Financing sustainable projects
by Kat Usita
The world requires around $94tn to fund infrastructure between now and 2040, according to the G20-backed Global Infrastructure Hub. With tremendous investment needed, focus will be placed on how best to combine private, public and multilateral resources to fill the infrastructure gap. It is important, however, to be mindful of how a strong infrastructure push might compromise environmental sustainability goals.
One of the dangers of a substantial infrastructure catch-up is that too much attention will be paid to speed of delivery without enough consideration of related risks, such as greenhouse gas emissions. Developing most kinds of infrastructure generally takes time. Years may pass between conceptualisation and completion, and costs typically escalate.
There are incentives to build as quickly as possible, sometimes at the expense of sufficient planning that adequately considers environmental impact.
In selecting infrastructure projects to finance, investors should consider both urgency and carbon footprint. Energy and transport are the two sectors which require the most investment, and both are among the largest contributors to greenhouse gas emissions. Together they account for around 40% of global emissions based on 2014 measurements from the Intergovernmental Panel on Climate Change. Reducing emissions from these sectors involves two key points: upgrading underlying technology, and urging changes to human behaviour.
Promoting sustainable networks
Energy innovation has rightly focused on moving away from the use of fossil fuels. Investments in renewable energy fell in 2016, in part because of declining costs as the industry became more competitive. But the capacity generated increased, indicating that returns will grow over time. Solar, wind and hydroelectric projects have gained traction and will need continuous financing before they can become primary sources of power.
Investors should consider financing infrastructure which promotes sustainable development generally. Building sufficient charging stations for electric vehicles is a crucial element in promoting greener driving. In the UK, where electric vehicles make up barely 1% of new car sales, there are around 14,000 charging stations in nearly 5,000 locations. To make electric cars more attractive to new car buyers, there must be sustained investment in developing an extensive charging network.
Aside from electrifying vehicles, greener transport includes encouraging a greater shift towards mass transit. Traditionally, this has meant building fewer roads and more railways, but there are transport modes which bridge the trade-off. Bus rapid transit systems feature dedicated lanes that high-capacity buses can pass through undisturbed by other vehicles. The terminals are typically spread out at the same distance as rail stations and can be built on existing roads where rail construction may be too disruptive or expensive.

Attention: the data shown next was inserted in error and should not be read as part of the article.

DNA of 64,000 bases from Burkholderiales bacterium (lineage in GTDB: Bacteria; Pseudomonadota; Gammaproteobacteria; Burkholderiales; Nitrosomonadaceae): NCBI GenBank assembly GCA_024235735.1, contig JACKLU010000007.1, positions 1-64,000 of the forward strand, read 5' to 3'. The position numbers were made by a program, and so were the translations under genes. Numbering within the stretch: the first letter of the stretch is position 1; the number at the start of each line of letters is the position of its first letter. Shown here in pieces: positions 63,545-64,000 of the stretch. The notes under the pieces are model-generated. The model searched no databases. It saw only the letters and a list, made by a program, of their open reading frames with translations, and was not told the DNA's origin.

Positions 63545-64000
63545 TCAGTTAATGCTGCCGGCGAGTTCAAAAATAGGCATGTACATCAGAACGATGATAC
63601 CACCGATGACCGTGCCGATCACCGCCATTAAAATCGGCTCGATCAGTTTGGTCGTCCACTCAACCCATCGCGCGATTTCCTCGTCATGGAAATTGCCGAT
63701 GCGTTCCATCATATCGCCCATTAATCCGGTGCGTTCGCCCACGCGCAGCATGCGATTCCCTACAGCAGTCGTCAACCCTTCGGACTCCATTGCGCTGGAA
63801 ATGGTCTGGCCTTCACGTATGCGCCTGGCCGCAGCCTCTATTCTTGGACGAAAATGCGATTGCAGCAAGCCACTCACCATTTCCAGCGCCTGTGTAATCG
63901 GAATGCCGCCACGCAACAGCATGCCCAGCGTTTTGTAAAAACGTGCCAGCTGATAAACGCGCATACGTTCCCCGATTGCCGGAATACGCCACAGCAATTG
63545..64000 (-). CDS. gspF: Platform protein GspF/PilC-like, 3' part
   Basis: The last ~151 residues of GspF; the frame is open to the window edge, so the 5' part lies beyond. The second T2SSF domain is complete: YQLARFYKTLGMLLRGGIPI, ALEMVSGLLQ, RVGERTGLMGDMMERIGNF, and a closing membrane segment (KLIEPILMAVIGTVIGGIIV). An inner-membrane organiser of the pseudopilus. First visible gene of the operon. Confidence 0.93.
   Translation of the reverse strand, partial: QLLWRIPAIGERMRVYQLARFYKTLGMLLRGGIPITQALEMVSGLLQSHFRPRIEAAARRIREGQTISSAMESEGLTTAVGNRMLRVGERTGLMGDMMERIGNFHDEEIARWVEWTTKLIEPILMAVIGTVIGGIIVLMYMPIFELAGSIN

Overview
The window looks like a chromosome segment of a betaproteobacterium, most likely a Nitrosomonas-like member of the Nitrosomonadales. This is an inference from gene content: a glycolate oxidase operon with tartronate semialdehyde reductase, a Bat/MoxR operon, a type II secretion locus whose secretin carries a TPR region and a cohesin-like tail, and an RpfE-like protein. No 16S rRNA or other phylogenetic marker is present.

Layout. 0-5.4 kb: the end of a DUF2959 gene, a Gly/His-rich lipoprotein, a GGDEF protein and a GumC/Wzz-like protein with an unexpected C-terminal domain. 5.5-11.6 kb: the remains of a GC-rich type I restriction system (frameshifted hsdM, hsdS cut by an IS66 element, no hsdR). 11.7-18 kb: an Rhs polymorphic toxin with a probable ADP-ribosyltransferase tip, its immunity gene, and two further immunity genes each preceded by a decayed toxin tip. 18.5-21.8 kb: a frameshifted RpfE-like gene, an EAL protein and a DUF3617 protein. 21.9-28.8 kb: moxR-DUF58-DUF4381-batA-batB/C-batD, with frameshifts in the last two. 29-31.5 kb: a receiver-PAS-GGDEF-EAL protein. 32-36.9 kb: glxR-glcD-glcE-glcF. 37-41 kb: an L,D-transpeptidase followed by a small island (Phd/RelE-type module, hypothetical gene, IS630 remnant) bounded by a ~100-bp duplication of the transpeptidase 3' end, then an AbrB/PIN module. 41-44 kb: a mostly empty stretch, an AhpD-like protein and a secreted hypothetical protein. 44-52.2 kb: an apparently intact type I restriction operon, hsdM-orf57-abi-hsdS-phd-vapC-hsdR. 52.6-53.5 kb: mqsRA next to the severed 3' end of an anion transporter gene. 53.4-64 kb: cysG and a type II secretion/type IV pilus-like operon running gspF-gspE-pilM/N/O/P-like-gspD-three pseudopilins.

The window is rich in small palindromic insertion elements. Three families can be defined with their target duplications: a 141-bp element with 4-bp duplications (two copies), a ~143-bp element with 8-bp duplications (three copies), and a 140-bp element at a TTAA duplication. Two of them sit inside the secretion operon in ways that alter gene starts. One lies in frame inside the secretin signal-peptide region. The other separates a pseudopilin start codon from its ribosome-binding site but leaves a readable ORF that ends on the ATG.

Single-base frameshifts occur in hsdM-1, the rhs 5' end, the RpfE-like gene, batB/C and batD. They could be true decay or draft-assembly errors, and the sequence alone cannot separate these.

Bus rapid transit systems began to operate in the 1970s and are today being developed in cities looking for low-cost alternatives to railways. Using electric buses would make these systems still more sustainable, and the environmental return on such an investment would be higher than electrifying fleets of private cars.
Reimagining infrastructure projects
Selectiveness in the types of projects to finance is crucial in maintaining high environmental standards for building. Ideally, construction activity should be as low-emission as possible, but transitioning from traditional to more sustainable processes can have high upfront costs. There may, too, be technological constraints depending on where the infrastructure is being built and what equipment is available in that location. The construction industry needs to be financially incentivised to modernise, otherwise it is unlikely to shift to low-carbon processes.
Policy-makers can influence construction standards when they tender infrastructure contracts and issue building permits, although regulatory enforcement can be difficult because of measurement challenges. A more simple policy to implement is to require all new publicly and privately financed infrastructure to have energy-saving features, such as efficient heating and lighting – not only in residential and commercial buildings, but in public spaces as well, including rail stations, bus terminals and airports.
To minimise financial and environmental costs, infrastructure should be built to withstand natural disasters. Often this means adhering to strict building codes to ensure the facility’s structural strength, but it should likewise include reimagining the functionality of certain types of infrastructure. In Kuala Lumpur, a three-level tunnel caters to vehicles during normal weather conditions, but the lowest level is repurposed into a storm drain during heavy flooding.
Inevitably, there will be tension between meeting infrastructure needs and achieving emission reduction goals. By carefully selecting projects and being mindful of building standards, the infrastructure gap will be filled without causing undue environmental damage.
Kat Usita is Researcher at OMFIF. Back